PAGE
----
Home Retail Corporate sector finds an ally in Jyoti Basu

    Corporate sector finds an ally in Jyoti Basu


    Year 2008 appears to have taken off on a good note for the retail sector as business found a strong supporter in veteran CPM leader , who came out strongly in favour of capitalism – close on the heels of West Bengal Chief Minister and his Uttar Pradesh counterpart Mayawati, who showed flexibility to facilitate organised retail in their states.

    Basu’s remarks supporting capitalism caused ripples in political circles, with its ally Revolutionary Socialist Party (RSP) livid over this stand. At the other end, business circles told Indiaretailing, “What Basu is saying about capitalism is another euphemism for money and clearly favourable for the retail sector and other big business to come to the state.”

    On the flak being faced by the CPM from political rivals and its allies, industry sources said, “This kind of criticism is bound to be there, but it shows the ground realities and that is why, be it the Left or the BSP, they have to come around in terms of supporting business.”

    Mayawati is the leader of Bahujan Samaj Party (BSP), which came to power in Uttar Pradesh with a decisive victory in the assembly elections in May 2007.

    On Saturday, Basu pulled up Left Front allies for accusing his party of deviating from the socialist line in pursuit of industrialisation.

    “In a federal structure, how can one state establish socialism when the country’s economy is controlled by capitalism? Private investment is playing a major role (in Bengal). In recent years, we have succeeded in attracting around Rs 5,000 crore for industrial development in Haldia. We failed to do this in the ‘80s because of Central laws and the license raj. Now, we have forced the Centre to do away with those rules,” Basu said, after the weekly meeting of the party state secretariat.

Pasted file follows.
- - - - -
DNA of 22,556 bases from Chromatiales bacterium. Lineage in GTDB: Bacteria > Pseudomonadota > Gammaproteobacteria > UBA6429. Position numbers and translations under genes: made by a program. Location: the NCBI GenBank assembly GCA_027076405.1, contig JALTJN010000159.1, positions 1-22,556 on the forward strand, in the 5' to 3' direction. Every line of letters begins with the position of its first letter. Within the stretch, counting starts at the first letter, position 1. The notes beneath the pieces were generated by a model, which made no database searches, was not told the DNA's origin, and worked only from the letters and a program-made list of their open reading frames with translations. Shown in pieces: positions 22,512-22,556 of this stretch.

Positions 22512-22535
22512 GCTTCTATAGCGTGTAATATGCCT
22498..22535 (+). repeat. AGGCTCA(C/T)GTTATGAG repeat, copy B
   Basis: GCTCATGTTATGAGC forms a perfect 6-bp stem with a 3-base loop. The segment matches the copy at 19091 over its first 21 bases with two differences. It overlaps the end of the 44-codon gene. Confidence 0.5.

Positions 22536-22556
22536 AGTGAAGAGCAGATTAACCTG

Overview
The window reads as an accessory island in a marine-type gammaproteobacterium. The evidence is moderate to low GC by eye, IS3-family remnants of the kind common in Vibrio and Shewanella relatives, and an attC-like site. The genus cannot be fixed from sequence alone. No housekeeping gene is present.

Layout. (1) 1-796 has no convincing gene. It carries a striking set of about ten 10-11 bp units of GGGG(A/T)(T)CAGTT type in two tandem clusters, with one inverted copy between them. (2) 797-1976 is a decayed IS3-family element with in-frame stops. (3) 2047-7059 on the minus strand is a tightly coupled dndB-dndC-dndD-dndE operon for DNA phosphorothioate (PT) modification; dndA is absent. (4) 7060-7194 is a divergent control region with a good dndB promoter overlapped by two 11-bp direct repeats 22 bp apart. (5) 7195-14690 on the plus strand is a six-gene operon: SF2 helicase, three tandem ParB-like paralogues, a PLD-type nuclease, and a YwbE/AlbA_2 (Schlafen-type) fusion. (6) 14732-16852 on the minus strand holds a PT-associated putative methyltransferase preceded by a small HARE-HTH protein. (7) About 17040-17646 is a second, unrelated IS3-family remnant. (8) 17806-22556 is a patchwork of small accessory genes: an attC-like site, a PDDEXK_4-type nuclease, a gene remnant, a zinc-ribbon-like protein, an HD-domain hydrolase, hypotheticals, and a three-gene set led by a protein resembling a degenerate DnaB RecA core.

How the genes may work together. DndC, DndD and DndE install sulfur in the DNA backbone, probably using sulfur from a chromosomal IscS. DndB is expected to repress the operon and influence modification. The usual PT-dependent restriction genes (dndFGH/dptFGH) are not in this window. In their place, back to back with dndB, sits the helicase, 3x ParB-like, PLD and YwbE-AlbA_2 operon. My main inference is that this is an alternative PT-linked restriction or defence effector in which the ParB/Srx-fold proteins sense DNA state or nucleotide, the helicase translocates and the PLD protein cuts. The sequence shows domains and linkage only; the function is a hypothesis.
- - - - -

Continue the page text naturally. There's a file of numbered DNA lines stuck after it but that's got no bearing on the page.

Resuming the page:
Basu said the state government has clarified its position before the Assembly and it is pointless to raise the matter again. “We believe in socialism and a classless society. But right now, the ground reality is very different. We have a long way to go.”

    Earlier, Chief Minister Bhattacharjee had told the 153rd annual general meeting (AGM) of Bengal Chamber of Commerce and Industry (BCCI) that if the state needed a market mechanism, it must “allow corporate houses in retail, though slowly and cautiously. We want private participation.”

    ‘”If we want new market mechanism, we should allow foreign houses into the agricultural retailing sector. We have to switch over from the conventional market to a new type of agricultural retailing market,” Bhattacharjee said.

    “There is a controversy going on over foreign investment in the agricultural retail trade in West Bengal,” he admitted. According to him, “If we want to consolidate our agricultural market with increasing production rate, we have to take up new policies slowly and cautiously.”

    “If we want to set up a chain of cold storages and generate employment, we have to allow big corporate houses to come to the agri-retail sector,” Bhattacharjee asserted.

    The reason cited was that 10-30 per cent of vegetables perish due to lack of market mechanism. West Bengal produces around 11.6 million tonnes of vegetables annually.

    Leading retailers had faced stiff opposition in the state when they opened their outlets, forcing many of them to pull down the shutters.

    In the case of Uttar Pradesh, the high-level committee constituted by the chief minister plans to convene a meeting of top companies having operations in the food and grocery retail business, including , , and Spencer’s, to work out a viable formula wherein organised retail activities can continue in the state.

    “We are keen that people living in the state avail of top-class retail options. But at the same time, concerns of small retailers cannot be ignored. We hope some amicable solution will be worked out,” a UP government official said.

    A recent study by Meghraj identified six districts in the state as emerging destinations for organised retail in India – the most in any state in India. The six districts are Agra, Meerut, Lucknow, Kanpur, Allahabad and Varanasi.

    – Sri Krishna